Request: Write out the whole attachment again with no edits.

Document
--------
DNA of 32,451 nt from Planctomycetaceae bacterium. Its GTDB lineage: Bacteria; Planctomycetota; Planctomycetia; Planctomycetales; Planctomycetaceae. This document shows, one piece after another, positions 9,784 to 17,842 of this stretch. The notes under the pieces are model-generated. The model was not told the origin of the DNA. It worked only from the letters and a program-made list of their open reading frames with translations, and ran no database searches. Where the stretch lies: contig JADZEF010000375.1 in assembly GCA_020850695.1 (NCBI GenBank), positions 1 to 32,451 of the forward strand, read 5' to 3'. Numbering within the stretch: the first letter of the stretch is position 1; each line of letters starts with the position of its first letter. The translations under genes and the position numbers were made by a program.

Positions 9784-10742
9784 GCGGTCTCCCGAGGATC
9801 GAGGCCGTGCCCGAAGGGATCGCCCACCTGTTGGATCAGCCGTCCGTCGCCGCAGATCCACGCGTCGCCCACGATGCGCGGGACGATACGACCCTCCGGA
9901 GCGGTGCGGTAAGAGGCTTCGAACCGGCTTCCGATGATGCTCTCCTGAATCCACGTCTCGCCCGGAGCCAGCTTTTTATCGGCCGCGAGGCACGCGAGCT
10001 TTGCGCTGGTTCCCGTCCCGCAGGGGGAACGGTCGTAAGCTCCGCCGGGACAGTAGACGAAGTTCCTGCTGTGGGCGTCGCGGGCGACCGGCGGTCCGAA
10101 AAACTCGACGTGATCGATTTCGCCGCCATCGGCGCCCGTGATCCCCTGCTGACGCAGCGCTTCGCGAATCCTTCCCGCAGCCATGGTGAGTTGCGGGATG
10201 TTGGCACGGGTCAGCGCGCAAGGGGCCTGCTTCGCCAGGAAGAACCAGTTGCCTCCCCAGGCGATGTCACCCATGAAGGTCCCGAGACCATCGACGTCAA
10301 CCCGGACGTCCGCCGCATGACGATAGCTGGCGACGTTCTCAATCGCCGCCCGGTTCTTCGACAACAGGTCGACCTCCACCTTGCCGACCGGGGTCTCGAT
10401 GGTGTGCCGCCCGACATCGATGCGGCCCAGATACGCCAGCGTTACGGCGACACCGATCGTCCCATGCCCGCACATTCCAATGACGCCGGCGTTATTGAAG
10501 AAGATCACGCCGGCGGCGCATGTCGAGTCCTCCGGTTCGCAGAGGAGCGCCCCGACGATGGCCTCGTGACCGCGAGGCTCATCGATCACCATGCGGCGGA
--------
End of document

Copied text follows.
DNA of 32,451 nt from Planctomycetaceae bacterium. Its GTDB lineage: Bacteria; Planctomycetota; Planctomycetia; Planctomycetales; Planctomycetaceae. This document shows, one piece after another, positions 9,784 to 17,842 of this stretch. The notes under the pieces are model-generated. The model was not told the origin of the DNA. It worked only from the letters and a program-made list of their open reading frames with translations, and ran no database searches. Where the stretch lies: contig JADZEF010000375.1 in assembly GCA_020850695.1 (NCBI GenBank), positions 1 to 32,451 of the forward strand, read 5' to 3'. Numbering within the stretch: the first letter of the stretch is position 1; each line of letters starts with the position of its first letter. The translations under genes and the position numbers were made by a program.

Positions 9784-10742
9784 GCGGTCTCCCGAGGATC
9801 GAGGCCGTGCCCGAAGGGATCGCCCACCTGTTGGATCAGCCGTCCGTCGCCGCAGATCCACGCGTCGCCCACGATGCGCGGGACGATACGACCCTCCGGA
9901 GCGGTGCGGTAAGAGGCTTCGAACCGGCTTCCGATGATGCTCTCCTGAATCCACGTCTCGCCCGGAGCCAGCTTTTTATCGGCCGCGAGGCACGCGAGCT
10001 TTGCGCTGGTTCCCGTCCCGCAGGGGGAACGGTCGTAAGCTCCGCCGGGACAGTAGACGAAGTTCCTGCTGTGGGCGTCGCGGGCGACCGGCGGTCCGAA
10101 AAACTCGACGTGATCGATTTCGCCGCCATCGGCGCCCGTGATCCCCTGCTGACGCAGCGCTTCGCGAATCCTTCCCGCAGCCATGGTGAGTTGCGGGATG
10201 TTGGCACGGGTCAGCGCGCAAGGGGCCTGCTTCGCCAGGAAGAACCAGTTGCCTCCCCAGGCGATGTCACCCATGAAGGTCCCGAGACCATCGACGTCAA
10301 CCCGGACGTCCGCCGCATGACGATAGCTGGCGACGTTCTCAATCGCCGCCCGGTTCTTCGACAACAGGTCGACCTCCACCTTGCCGACCGGGGTCTCGAT
10401 GGTGTGCCGCCCGACATCGATGCGGCCCAGATACGCCAGCGTTACGGCGACACCGATCGTCCCATGCCCGCACATTCCAATGACGCCGGCGTTATTGAAG
10501 AAGATCACGCCGGCGGCGCATGTCGAGTCCTCCGGTTCGCAGAGGAGCGCCCCGACGATGGCCTCGTGACCGCGAGGCTCATCGATCACCATGCGGCGGA